1. Stocks will decline sharply in line with the cost of crude once the market realizes the deflationary and destabilizing effect of low crude oil prices. New oil and gas well permits dropped 40% in November. Expect more negative surprises down the road. Shale companies issued a boatload of high-yield debt to finance drilling operations. Much of this will end up in default should oil prices remain at today’s depressed levels. Holders of that debt will start puking it out at steep haircuts into an already illiquid market causing huge disruptions and damaging market confidence. Remember the last time holders of toxic, illiquid, mortgage debt tried to do the same thing? It wasn’t pretty. It won’t be this time either.
  2. Crude oil will rally either all at once due to some unforeseen geopolitical occurrence or more slowly in response to reduced output by high cost producers.
  3. A combination of scenarios 1 and 2: War with Russia, a pre-emptive strike on Iran (should current talks fail) or numerous other scenarios could send oil prices skyrocketing and stocks tumbling simultaneously.

Not only has the geopolitical risk premium disappeared entirely from the crude oil market, it has essentially gone negative. It could reappear virtually overnight –tacking $5 to $10 per barrel to the cost of oil in the process.

How to Play It

The old saying, “markets can remain irrational longer than you can remain solvent” certainly applies here. That’s why we are recommending RMB Group trading customers consider combining a bearish, limited risk option strategy in stocks with a bullish, limited risk option strategy in crude, looking to capitalize on a regression to the mean in both.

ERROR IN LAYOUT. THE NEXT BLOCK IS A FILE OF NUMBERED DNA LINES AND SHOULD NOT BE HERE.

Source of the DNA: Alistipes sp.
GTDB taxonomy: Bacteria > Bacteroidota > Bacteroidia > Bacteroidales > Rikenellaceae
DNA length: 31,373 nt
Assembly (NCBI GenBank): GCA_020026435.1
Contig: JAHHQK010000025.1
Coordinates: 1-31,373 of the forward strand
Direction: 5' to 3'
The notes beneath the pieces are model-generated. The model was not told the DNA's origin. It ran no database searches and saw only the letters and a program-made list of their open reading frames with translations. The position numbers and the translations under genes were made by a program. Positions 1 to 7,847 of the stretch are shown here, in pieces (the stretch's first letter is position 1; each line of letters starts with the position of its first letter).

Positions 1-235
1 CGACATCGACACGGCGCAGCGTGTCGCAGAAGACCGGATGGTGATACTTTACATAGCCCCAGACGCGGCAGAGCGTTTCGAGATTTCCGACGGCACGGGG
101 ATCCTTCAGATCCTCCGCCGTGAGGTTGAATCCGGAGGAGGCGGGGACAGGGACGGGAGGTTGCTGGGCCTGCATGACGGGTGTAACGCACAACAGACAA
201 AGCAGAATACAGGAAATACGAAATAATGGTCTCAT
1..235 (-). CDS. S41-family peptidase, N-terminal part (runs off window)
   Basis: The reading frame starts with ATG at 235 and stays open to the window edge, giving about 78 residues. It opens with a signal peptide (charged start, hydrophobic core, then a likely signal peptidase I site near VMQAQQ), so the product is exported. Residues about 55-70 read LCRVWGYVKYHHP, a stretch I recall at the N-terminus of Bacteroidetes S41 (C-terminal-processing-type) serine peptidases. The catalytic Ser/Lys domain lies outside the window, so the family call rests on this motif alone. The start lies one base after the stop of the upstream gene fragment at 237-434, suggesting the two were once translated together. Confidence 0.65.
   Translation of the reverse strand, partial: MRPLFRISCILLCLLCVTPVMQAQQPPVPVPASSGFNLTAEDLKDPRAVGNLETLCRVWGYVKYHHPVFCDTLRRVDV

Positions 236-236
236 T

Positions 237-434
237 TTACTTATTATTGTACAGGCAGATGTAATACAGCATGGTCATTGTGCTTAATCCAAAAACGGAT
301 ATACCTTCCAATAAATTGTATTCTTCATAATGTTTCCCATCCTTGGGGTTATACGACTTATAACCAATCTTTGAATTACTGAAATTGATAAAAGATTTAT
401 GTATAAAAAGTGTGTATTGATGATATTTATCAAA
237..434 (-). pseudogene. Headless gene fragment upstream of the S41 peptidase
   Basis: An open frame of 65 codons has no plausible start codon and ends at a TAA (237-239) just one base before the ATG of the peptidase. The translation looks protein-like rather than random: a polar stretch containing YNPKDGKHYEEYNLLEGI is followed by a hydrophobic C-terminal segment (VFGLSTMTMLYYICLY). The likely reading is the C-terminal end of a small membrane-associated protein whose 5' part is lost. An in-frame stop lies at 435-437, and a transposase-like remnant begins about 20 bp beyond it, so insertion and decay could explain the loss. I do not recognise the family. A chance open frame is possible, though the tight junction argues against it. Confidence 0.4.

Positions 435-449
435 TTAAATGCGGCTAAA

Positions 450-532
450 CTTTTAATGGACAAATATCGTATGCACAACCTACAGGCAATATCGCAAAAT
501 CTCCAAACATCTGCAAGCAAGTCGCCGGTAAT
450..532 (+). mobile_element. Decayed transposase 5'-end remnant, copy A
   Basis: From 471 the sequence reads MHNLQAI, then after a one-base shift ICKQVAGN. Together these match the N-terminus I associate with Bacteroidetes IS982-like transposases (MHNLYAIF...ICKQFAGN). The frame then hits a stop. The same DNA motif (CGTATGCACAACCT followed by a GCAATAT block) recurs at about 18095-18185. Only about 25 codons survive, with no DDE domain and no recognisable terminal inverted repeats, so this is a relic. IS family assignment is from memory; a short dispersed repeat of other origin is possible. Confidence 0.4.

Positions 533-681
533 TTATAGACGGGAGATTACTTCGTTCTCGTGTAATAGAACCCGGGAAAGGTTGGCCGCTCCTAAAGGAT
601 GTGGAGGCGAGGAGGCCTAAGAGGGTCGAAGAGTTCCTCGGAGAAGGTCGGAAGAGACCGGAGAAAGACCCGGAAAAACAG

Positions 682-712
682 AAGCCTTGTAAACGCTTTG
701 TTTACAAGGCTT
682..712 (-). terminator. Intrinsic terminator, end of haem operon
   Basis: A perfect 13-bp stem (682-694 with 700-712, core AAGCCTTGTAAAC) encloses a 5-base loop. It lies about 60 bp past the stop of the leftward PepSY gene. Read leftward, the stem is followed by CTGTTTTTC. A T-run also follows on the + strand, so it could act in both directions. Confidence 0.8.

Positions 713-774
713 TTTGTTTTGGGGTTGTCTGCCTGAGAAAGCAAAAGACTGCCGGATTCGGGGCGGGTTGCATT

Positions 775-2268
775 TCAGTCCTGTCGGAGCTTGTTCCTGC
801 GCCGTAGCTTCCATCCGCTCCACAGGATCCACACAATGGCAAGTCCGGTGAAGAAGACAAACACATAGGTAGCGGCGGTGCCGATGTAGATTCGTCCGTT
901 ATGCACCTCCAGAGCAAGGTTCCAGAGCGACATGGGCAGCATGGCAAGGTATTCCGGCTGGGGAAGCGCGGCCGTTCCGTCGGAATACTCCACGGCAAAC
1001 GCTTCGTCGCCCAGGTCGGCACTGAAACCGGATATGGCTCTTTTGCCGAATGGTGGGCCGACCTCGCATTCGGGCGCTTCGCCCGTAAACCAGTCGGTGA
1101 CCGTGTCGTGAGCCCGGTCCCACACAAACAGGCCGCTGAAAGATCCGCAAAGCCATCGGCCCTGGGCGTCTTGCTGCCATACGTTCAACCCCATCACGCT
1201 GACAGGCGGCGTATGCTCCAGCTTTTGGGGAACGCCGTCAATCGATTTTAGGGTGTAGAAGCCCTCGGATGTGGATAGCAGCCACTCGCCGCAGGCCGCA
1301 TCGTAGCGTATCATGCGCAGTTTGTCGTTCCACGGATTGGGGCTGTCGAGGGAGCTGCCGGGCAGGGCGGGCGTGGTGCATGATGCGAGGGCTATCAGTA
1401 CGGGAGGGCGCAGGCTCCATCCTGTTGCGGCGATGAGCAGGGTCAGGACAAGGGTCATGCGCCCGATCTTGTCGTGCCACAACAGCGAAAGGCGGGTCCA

If you were to force us to choose one over the other we would favor the bearish stock index position over the bullish crude oil position but realize either one (or both!) could work given the right circumstances.

Right now we are looking at a bearish position using March E-mini S&P 500 put options, risking around $700 plus transaction costs for a potential payoff of $5,000 should stocks drop 10% or more from current levels by mid-March.

We can combine this with a bullish strategy in crude oil using April NYMEX call options with a cost and risk of right around $500 and a potential payoff of $5,000 should crude make it back to $80 per barrel prior to option expiration on March 17. This may sound like a big hill to climb until you remember that crude oil traded at $80 per barrel just 4 weeks ago.

Our maximum risk on both positions is roughly $1,200 (plus transaction costs) with a potential payoff of $10,000 should crude rally and stocks decline at the same time. However both do not need to happen for this trade to be successful. A big selloff in stocks or big corrective equivalent rally in crude would be enough to cover the $1,200 cost of the position and then some. This kind of flexibility and risk control is why we love options.

E-Mini S&P 500 and crude oil futures are volatile and can turn on a dime so check with your personal RMB Group broker for our latest on this strategy and to get up-to-the-minute pricing.

If you don’t have an RMB Group trading account and would like to know more about this or any other “Big Move” strategy, call 800-345-7026 toll free or 312-373-4970 direct. You can also email or visit us online at